Code for Oakland Hackathon 2012 Prizes!!!

These are our prizes for the 2012 hackathon event:

  • Grand Prize: $1,000 plus an amazing launch support package from Socrata
  • Runner-up Prize: $1,000
  • Best Civic Engagement app: $500 (sponsored by Urban Strategies Council)
  • Best use of Public Data prize: $500 (sponsored by the  City of Oakland)
  • Best App to support/sustain/attract local businesses: $500 (sponsored by Tumis)
  • Best Education focused app: $500
  • Youth Prize for teams with majority youth under 21: $250 (for an idea or an app from a minor)

These bonus prizes may be awarded separately or as an additional prize for the main winners above:

  • Bonus prize for REUSING other apps from hackathons or opensourced tools: $500 requires Significant reuse- not just a redeployment ;-)
  • Bonus prize for use of ideas from Neighborland listening sessions: $250
  • Bonus for best multi-platform app: $250


Code for Oakland Hackathon 2012: Judging criteria

Our judges for the 2012 event are now finalized:

Dan Turner: UCB MIMS
Alfonso Dominguez: Popuphood
Kiran Jain: City of Oakland Attorney’s Office
Libby Schaaf: City Council Member
Jason Young: Mindblown Lans

At Code for Oakland, here are the criteria by which projects in the hackathon will be judged:

Teams at this hackathon will be building native mobile apps, mobile web apps, or other mobile services that will be either fully or partially functional…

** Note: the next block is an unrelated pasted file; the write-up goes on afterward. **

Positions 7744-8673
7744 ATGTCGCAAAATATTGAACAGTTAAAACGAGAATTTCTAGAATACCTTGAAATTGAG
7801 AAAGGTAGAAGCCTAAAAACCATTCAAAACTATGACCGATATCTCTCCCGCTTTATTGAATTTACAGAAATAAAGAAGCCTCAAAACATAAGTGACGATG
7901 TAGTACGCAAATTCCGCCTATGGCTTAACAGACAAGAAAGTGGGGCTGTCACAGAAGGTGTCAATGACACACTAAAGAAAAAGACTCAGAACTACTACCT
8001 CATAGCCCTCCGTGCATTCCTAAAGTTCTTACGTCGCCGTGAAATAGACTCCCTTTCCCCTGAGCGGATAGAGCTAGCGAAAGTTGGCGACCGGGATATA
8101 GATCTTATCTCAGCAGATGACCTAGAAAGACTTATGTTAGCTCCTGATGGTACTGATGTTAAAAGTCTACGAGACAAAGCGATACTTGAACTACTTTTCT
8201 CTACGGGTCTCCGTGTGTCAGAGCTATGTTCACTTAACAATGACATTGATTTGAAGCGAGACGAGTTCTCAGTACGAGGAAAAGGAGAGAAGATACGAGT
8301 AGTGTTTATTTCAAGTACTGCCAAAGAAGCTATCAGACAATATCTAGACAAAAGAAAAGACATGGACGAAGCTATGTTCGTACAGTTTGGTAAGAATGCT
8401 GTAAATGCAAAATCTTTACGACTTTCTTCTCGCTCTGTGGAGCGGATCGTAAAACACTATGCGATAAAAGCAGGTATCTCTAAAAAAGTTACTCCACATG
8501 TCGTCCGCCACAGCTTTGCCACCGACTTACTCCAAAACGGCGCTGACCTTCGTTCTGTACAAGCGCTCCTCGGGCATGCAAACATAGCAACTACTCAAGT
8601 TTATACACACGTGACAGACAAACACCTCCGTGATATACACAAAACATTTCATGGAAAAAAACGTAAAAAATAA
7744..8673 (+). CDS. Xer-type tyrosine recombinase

Teams should be able to show enough to demonstrate their full vision, and how they intend to implement it technologically. Incomplete parts of projects may be represented by wireframes or other plan documents.

The goal of this hackathon is to create or begin development of new resources and tools that:

  • Improve civic engagement
  • Improve digital education and literacy
  • Support, sustain and help to attract small businesses in Oakland
  • Support economic development in Oakland

These goals are independent: Projects may not achieve all of them, but should strive to achieve at least one!

 How do winners get their awards?

The winning teams on the saturday hackathon will receive half of the cash prizes on the day- we’ll get your details of the team and get checks to every member however you decide to split the money.  The catch- to get the full amount of the prizes you must work on your project and be able to show the judges a working, live prototype  before September 26- the final award and cash prizes will be delivered at a ceremony at the next InOak/2.Oak Innovation awards night on Sept 26! We know it’s next to impossible to complete a full app in less than a day, this way we hope the prize money up front is great reward for your awesome work and also a good incentive to finish and hopefully launch your app for our community!


How to earn points in the judging

Judges assign points to each project based on how well it meets the goals of the hackathon, how technically strong the concept is, how well it meets a local need and just how much we love the idea. They will use this scale:


5 points: Exceeds one or more Brief goals in an innovative way

4 points: Moderately exceeds one or more Brief goals.

3 points: Meets one or more Brief goals.

2 points: Nearly meets at least one Brief goal.

1 point: Doesn’t meet any Brief goal, but gets a point for participating.